(i) Patent proprietor adversely affected
In T 457/89, by analogy with G 1/88 (OJ 1989, 189), the board took the view that the appellant (patentee) was adversely affected by the decision revoking his patent, despite failing to comment on a communication within the time specified in an opposition division's invitation under Art. 101(2) EPC 1973. For, according to G 1/88, wherever non-compliance could lead to loss of rights, the EPC 1973 always expressly indicated this and Art. 101(2) EPC 1973 made no provision for any loss of rights.
In T 537/05 the appellant was held adversely affected by the decision under appeal granting the patent in an amended form on the basis of the appellant's main request, because this request was not submitted until after the opposition division had 'decided' that the subject-matter did not meet the requirements of Art. 56 EPC 1973. Giving the wording its true meaning, the opposition division had thus revoked the patent, its actions after the decision were ultra vires, and the patent proprietor thus adversely affected and entitled to appeal.
(ii) Patent proprietor not adversely affected
In T 73/88 (OJ 1992, 557) the board ruled that if a patentee's request that his patent be maintained was upheld by a decision of the opposition division, he could not appeal against adverse reasoning in the decision (here, regarding his claim to priority) because he was not adversely affected by it within the meaning of Art. 107 EPC 1973.
One of the principles representing the fundamental value of legal procedural certainty was that a party was not to be regarded as adversely affected within the meaning of Art. 107 EPC 1973 by a decision which granted his final request. A request under R. 88 EPC 1973 for correction of a document as the sole reason for the appeal was inadmissible (T 824/00, OJ 2004, 5). In this case the proprietor had requested correction under R. 88 EPC 1973 of his letter withdrawing all requests (see also T 961/00 and J 17/04).
In T 528/93 a request was withdrawn during opposition proceedings and was thus not the subject of the contested decision. The board decided that a virtually identical request filed during appeal proceedings was not the subject of the appeal, because the appellant was not adversely affected by the decision of the opposition division as far as this request was concerned.
In T 327/13 the board found that, to establish whether a party has been adversely affected by a decision, it is not enough to consider the end result in isolation, but to consider the party's complete case, as is defined in Art. 12(2) RPBA 2007, in conjunction with the substance of the decision. Although the board noted that it was clear that the appellants were adversely affected by the opposition division's decision not to accede to the then main request, the decision had not been contested with the appeal. The board therefore concluded that they could not be regarded as "adversely affected" under Art. 107 EPC.
The argument that the discovery of a prior art disclosure in national proceedings meant that the patent proprietor had subsequently become adversely affected was rejected in T 591/05 – by granting the patent the department of first instance had acceded to the then valid request of the appellant.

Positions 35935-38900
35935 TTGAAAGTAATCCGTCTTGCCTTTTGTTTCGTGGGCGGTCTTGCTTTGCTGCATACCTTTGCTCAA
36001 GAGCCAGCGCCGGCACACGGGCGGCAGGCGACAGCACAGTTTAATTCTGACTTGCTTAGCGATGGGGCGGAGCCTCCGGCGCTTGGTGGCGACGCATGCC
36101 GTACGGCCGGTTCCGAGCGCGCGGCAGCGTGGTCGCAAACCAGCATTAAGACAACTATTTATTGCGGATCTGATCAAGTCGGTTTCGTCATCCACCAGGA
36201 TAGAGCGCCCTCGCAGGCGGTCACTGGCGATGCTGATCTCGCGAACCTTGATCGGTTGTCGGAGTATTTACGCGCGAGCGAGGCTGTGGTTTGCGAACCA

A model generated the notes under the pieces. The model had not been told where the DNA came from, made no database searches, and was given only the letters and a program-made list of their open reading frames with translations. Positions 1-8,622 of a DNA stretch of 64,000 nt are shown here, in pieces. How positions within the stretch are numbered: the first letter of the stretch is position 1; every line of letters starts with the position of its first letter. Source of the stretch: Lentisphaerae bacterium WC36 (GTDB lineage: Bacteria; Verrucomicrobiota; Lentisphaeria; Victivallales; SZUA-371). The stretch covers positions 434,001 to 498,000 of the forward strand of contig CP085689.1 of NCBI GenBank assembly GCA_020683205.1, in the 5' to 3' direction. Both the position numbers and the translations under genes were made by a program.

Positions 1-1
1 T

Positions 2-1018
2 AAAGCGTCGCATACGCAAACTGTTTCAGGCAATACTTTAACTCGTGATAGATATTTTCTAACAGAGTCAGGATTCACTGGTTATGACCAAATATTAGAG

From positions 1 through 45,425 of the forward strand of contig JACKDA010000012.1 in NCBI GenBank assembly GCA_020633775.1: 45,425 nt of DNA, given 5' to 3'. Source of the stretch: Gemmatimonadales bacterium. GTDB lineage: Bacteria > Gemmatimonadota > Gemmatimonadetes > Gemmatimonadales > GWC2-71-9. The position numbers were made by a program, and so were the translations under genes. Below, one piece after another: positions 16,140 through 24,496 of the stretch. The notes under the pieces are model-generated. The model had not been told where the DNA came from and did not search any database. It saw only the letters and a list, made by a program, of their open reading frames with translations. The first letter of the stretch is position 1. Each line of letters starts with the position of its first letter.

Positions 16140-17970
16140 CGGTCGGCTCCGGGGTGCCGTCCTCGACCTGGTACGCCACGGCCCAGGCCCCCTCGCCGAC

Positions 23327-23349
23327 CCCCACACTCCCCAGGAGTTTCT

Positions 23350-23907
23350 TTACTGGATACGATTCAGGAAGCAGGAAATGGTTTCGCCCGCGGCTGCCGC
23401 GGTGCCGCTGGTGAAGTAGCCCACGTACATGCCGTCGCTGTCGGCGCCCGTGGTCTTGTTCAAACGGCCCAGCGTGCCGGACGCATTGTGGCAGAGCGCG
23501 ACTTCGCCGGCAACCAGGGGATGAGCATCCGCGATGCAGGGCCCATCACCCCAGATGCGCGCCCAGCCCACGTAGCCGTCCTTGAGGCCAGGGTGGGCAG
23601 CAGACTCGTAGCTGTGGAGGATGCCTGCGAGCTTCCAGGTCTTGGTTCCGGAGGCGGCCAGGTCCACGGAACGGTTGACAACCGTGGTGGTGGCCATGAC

In T 332/06 the patent proprietor's appeal was admissible at the time it was filed but became inadmissible when the statement of grounds was received, as the patent proprietor only contested that portion of the decision relating to the claims for the contracting state DE. These claims, had been allowed by the opposition division for DE but rejected with respect to the remaining contracting states. The patent proprietor was therefore not adversely affected with respect to DE.
In T 1783/12 the opposition division had refused the main request that the opposition be rejected as inadmissible. The appellant had therefore been adversely affected by this procedural aspect of the decision under appeal. However its statement of grounds of appeal had not set out why this aspect should be set aside, instead explicitly addressing only why the patent should be maintained as granted. Moreover, at first instance it had requested the maintenance of the patent in amended form as per the first auxiliary request filed at the oral proceedings, and this request had been granted. Summing up, the board held that at the relevant point in time under Art. 108 EPC – the filing of the statement of grounds of appeal – (a) no reasons had been given why the decision not to reject the opposition as inadmissible should be set aside; and (b) the substantive request for the maintenance of the patent as granted did not result from an adverse effect within the meaning of Art. 107 EPC. The appeal was therefore inadmissible.
In T 611/15 the opposition division maintained the patent in amended form based on auxiliary request VIII. The proprietor had argued that it had withdrawn only the auxiliary requests filed in writing before the oral proceedings, not the main request. However, the minutes stated that the representative of the proprietor announced that he would withdraw all other requests so that auxiliary request VIII as filed during the oral proceedings represented the main and sole request of the proprietor. In the absence of any request for correction of the minutes, the board assumed that these statements accurately reflected the state of the proprietor's requests. Given that the decision on this request was in favour of the proprietor it followed that the proprietor was not adversely affected by the decision.